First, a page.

Trust binds those at the top of trafficking organisations, as illegal wildlife trade is a top-down, carefully planned operation. Further down the chain at the grassroots level, however, are accomplices or ‘foot soldiers’ with little training or equipment. Interactions among the centralised leadership and decentralised grassroots are based on informal social relations, keeping the entire network humming along.
Standing between the traffickers and law enforcers are the communities that live close to national parks and wildlife sanctuaries. Their livelihoods are directly or indirectly tied to these parks and sanctuaries. Their attitudes to wildlife, and to human–wildlife conflicts in particular, affect the practice of the illegal trade in wildlife. However, many initiatives to curb the trade, especially top-down militarised or heavy law-enforcement approaches, have tended to view communities as impediments to success rather than potential allies.
Community engagement involves recognising community rights, mitigating human–wildlife conflict, strengthening local livelihoods, providing community-level benefits, and including community members in ranger or scout programmes. Yet, despite examples of positive outcomes from such engagement, law enforcement continues to be policymakers’ preferred choice in addressing illegal wildlife trade.
- Eradicate the market for illegal wildlife products.
- Build effective legal frameworks.
- Strengthen law enforcement.
- Support sustainable livelihoods and economic development.
While there has been acknowledgement of the usefulness of communities in pursuing these four priorities, analysis from the World Bank shows that community-focused projects get less funding than protected area management and law-enforcement approaches. Only 15% of the US$1.3 billion invested between 2010 and 2016 to reduce the illegal trade in wildlife was allocated to community-focused projects.
Even with this limited funding, there is evidence that co-management of wildlife resources by communities and governments can yield results. For instance, community engagement has improved the Uganda Wildlife Authority’s work in tackling the illegal wildlife trade: engagement with community members in Queen Elizabeth National Park in 2023 led to the arrest of poachers who had killed lions.
Alongside this growing evidence of community-led success, there is also increasing evidence that militarised law-enforcement approaches are unsustainable, expensive, and can alienate communities. So, could this lead to greater support for community engagement? And is this a desirable outcome?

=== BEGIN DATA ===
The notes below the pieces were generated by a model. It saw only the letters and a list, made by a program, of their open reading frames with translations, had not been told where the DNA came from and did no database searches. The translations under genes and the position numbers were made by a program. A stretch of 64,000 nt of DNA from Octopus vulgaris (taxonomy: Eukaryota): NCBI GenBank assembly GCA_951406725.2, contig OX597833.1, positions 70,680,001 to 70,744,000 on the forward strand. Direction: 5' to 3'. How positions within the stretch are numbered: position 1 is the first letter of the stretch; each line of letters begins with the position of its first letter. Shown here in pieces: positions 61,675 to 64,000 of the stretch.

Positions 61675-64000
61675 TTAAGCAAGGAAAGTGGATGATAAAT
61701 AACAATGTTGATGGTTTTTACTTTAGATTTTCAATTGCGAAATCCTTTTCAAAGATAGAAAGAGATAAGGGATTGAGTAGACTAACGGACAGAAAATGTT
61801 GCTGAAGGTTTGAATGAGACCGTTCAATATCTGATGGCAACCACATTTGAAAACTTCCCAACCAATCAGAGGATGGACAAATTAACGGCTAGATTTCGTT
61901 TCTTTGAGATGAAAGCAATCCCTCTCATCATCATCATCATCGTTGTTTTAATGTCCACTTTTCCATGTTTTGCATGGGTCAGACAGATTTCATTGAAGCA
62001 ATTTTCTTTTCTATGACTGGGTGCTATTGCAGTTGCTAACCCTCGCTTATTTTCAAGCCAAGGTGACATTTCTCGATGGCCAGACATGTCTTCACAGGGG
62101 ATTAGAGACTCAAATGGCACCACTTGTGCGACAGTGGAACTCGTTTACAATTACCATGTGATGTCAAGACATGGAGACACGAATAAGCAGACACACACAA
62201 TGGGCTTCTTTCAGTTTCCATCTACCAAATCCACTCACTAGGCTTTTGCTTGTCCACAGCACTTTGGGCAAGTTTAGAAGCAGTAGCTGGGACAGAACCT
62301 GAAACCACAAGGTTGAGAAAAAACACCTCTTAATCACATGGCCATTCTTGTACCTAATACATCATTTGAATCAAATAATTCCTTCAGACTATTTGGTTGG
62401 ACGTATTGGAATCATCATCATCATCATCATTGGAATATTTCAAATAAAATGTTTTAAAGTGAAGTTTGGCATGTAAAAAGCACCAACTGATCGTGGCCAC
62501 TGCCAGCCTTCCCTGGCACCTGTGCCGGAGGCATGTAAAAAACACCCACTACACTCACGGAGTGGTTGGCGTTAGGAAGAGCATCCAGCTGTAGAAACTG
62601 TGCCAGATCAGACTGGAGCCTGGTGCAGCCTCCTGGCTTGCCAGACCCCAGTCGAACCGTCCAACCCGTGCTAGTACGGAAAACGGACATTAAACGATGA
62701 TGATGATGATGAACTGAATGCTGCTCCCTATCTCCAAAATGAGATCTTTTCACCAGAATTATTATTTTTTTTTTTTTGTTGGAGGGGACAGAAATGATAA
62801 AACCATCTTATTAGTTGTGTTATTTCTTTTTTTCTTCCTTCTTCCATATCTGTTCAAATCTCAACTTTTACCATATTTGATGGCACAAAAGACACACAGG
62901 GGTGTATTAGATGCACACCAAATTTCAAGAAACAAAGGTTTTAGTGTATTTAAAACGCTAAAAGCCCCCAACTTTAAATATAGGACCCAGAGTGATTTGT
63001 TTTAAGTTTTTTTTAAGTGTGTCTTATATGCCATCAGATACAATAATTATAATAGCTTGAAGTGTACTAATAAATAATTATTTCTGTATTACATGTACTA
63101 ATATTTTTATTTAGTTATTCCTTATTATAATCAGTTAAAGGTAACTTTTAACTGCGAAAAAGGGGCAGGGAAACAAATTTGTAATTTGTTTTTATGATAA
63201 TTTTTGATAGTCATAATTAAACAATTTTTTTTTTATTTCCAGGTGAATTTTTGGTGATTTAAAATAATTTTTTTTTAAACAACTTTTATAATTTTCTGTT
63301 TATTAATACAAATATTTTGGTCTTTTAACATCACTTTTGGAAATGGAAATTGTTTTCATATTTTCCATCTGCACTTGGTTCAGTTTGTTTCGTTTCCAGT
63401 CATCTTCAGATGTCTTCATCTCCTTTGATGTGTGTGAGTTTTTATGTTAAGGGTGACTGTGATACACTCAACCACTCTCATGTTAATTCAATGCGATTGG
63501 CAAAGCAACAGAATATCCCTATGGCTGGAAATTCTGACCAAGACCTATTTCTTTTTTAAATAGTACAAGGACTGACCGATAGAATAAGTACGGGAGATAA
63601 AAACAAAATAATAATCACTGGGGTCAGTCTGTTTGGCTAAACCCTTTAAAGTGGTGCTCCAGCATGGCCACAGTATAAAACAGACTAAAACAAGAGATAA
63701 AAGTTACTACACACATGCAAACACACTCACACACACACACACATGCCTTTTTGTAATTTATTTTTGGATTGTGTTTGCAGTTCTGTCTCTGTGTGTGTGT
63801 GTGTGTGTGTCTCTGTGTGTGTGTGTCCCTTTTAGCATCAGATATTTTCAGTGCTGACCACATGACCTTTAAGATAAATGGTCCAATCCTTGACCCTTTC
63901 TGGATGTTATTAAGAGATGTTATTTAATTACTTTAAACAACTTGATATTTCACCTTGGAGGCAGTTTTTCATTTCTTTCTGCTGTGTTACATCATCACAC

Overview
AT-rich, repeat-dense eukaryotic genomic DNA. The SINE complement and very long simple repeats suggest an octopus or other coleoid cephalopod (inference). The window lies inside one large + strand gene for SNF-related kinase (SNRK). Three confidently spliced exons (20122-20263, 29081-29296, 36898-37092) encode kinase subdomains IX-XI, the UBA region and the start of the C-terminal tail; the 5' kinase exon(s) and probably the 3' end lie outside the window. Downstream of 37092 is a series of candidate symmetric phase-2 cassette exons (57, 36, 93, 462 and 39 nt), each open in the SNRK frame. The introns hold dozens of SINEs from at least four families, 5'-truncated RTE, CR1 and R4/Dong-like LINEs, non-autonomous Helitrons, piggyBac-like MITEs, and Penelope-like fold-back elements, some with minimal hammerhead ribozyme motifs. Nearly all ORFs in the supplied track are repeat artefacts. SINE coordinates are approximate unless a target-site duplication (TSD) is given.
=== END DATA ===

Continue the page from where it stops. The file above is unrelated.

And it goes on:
Community engagement is not a magic bullet, but it offers a more ‘human’ approach
Community engagement is not one thing. Neither is it a magic bullet against illegal wildlife trade. Genuine engagement with communities takes time and is complex, due to varied social, economic, political, geographic, and cultural realities. It is impossible to create a ‘practical toolkit’ that can work in all situations and, for community engagement to succeed at all, strong monitoring frameworks must assess whether any approach is effective in the long run.
And while there is emerging evidence that community-driven enforcement can be effective and complementary to formal centralised approaches, especially where the state itself is weak, community-based institutions appear less effective in enforcing rules than public agencies.
Yet, where anti-illegal wildlife trade efforts face serious corruption challenges, as in Uganda, from informal networks and captured institutions, tackling the illegal trade purely via top-down, security-heavy approaches may not only be ineffective, but counterproductive too. Instead, those pursuing anti-illegal wildlife trade goals should deploy genuine community engagement alongside law enforcement efforts. Involving communities as allies can help ‘humanise’ the problem – as well as the actions being taken to address it.
All views in this text are the author(s)’, and may differ from the U4 partner agencies’ policies.
This work is licenced under a Creative Commons Attribution-NonCommercial-NoDerivatives 4.0 International licence (CC BY-NC-ND 4.0)